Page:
The real estate market in Las Vegas continues its extended slump. S & P has reported yet another 8.5% drop in prices, this time covering a period that spans form October 2010 to October 2011. The Vegas area also has an unemployment rate of 12.5% with tons of underwater mortgages.
On a more positive note, those who have a mortgage owned by Fannie Mae or Freddie Mac may be able to refinance even with an underwater mortgage. You may not get the principal reduced, but you may be able to reduce your monthly payments considerably. See our video below.
Because the current market prices haven’t been seen since the 1990’s, home prices are now cheap from a valuation standpoint. Prices are now in sync with people’s incomes. Record low interest rates allow you to get into a home for a very low monthly payment. Because of low prices and cheap borrowing costs, buying has become attractive. It’s also important to note that this is one of those rare periods in which renting is more expensive.
Going forward, the economy appears to be merely muddling along. There is no strong recovery in sight for the Las Vegas economy. Vegas is still far too dependent on gaming and tourism. It will take years for new businesses to ultimately absorb the excess capacity of workers and grow the economy.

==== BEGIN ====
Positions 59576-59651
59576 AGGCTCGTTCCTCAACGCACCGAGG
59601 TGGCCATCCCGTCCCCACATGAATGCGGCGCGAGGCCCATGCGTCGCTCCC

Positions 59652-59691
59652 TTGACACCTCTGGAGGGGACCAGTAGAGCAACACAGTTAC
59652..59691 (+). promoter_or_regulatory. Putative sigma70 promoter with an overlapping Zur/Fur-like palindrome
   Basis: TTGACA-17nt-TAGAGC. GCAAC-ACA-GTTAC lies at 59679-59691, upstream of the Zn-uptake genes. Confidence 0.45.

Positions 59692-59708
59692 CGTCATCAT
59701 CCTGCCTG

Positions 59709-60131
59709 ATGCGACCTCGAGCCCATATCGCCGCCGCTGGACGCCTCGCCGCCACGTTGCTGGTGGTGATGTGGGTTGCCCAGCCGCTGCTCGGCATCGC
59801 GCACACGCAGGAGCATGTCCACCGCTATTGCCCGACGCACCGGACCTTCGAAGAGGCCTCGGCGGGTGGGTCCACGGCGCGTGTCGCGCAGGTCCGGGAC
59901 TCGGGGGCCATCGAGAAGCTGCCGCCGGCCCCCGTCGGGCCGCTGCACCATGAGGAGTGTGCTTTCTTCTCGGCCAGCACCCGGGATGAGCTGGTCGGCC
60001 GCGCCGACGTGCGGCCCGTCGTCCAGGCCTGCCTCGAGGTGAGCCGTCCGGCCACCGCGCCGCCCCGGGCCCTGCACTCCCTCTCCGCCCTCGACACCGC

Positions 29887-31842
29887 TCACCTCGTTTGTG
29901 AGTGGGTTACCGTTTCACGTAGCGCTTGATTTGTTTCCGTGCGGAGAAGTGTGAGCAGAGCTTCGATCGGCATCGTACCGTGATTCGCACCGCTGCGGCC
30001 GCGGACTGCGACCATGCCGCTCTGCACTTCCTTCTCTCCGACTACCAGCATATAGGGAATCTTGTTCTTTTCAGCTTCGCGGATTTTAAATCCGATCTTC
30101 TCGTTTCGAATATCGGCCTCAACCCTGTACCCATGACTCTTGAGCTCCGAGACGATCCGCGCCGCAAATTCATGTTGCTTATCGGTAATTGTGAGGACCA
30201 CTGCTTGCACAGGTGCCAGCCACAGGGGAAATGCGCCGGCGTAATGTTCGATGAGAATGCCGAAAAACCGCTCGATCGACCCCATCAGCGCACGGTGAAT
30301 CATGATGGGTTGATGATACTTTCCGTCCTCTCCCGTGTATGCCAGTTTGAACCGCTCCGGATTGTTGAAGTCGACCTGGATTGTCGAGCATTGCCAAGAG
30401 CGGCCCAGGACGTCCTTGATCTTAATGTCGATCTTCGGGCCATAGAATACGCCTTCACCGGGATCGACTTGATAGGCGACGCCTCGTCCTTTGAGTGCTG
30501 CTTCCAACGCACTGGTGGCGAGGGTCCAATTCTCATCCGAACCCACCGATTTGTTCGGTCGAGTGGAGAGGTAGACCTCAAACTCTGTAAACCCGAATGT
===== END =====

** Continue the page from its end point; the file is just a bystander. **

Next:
We’re simply not going back to 2007. Other state and local governments are struggling financially also. Many of them will attempt to boost revenues through more lotteries and gaming. This makes them a direct competitor to Las Vegas casinos. We have already seen that gambling revenue is an increasingly smaller share of casino profits. Casinos are forced to offer more in the way of shows, shopping, and dining to keep luring people to travel to Las Vegas.
In the long run, the Las Vegas economy needs diversification. The era of being dependent on a single thing are long over. On a positive note, Nevada is a very business friendly state. Barring any drastic change to the state’s tax system, Nevada should be able to attract many new businesses to the area.